Our guest blogger is Frank Ackerman, director of the Climate Economics Group at the Stockholm Environment Institute-US and senior research fellow at the Global Development and Environment Institute of Tufts University.Rep. Ralph Hall (R-TX) has asked the Energy Information Administration to evaluate an unrealistically harsh and unsophisticated clean energy standard, designed to represent the Republicans’ worst nightmare: every electricity retailer in the country (some of them quite small) must meet a relatively high and rising standard for low-carbon energy, starting very soon, with no trading between companies, banking of excess credits, or other flexibility mechanisms that would soften the blow.
Even the Republican nightmare doesn’t look as bad as one might have suspected: according to the EIA analysis, it achieves a rapid reduction in carbon dioxide emissions, while causing electricity prices to rise by less than one percent per year, and lowering GDP per capita in 2035, the end of the study period, all the way from (watch closely or you’ll miss this) $65,848 to $65,658 – a reduction of less than 0.3 percent, in a national income nearly twice as high as today’s. Employment is slightly higher, as a result of this standard, from the mid-2020’s onward.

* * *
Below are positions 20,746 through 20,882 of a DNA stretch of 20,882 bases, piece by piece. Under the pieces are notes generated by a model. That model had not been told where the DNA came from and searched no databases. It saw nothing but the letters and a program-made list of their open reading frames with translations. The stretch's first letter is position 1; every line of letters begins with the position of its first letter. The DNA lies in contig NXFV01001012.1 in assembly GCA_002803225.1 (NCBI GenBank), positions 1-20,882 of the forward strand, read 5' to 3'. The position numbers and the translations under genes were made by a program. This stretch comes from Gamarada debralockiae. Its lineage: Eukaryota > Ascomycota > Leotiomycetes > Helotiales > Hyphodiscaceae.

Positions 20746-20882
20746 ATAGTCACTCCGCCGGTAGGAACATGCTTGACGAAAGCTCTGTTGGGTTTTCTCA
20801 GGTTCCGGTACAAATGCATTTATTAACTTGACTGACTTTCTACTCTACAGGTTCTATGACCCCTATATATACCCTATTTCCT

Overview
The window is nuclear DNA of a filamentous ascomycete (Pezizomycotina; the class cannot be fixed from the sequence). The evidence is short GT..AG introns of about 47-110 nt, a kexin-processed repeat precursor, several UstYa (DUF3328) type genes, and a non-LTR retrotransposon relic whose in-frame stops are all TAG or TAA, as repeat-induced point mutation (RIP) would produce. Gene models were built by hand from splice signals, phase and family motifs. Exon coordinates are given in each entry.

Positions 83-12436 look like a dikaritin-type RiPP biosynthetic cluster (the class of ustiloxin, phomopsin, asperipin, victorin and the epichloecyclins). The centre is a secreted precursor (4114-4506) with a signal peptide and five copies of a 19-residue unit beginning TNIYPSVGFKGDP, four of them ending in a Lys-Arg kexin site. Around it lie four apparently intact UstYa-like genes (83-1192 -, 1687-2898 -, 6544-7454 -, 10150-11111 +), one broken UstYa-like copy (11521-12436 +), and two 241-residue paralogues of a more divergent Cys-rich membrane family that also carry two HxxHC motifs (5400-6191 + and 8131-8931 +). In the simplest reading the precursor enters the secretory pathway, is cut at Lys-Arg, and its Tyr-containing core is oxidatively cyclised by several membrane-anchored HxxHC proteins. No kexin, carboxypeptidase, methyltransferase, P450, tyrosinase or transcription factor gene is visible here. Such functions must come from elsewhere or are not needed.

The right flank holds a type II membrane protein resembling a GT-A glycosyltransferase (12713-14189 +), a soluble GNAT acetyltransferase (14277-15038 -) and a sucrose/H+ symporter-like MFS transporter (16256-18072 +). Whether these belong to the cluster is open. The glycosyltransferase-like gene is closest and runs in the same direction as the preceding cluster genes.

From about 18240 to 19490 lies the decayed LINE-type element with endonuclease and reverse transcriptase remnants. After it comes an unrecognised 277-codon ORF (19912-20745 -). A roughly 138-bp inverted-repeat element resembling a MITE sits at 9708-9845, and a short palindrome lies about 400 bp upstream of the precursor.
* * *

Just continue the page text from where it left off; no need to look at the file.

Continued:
In the light of day, no one would allow this nightmare version of a clean energy standard to be adopted. Trading of clean energy credits between companies would almost certainly be included in any real standard. The goal, after all, is to reduce nationwide emissions as cheaply as possible, not to impose burdens on each and every company regardless of size or situation. The large reduction in costs that can result from trading is well established in economic theory, and confirmed by the experience of sulfur emissions trading under the Clean Air Act, among other cases. If some companies can reduce emissions more inexpensively than others, it makes perfect sense to let them sell credits to others; the same amount of emission reduction occurs, but at much lower cost than under the rigid plan that troubles Ralph Hall. This, by the way, is perfectly orthodox free market economics, of a sort that Republicans, once upon a time, used to swear by.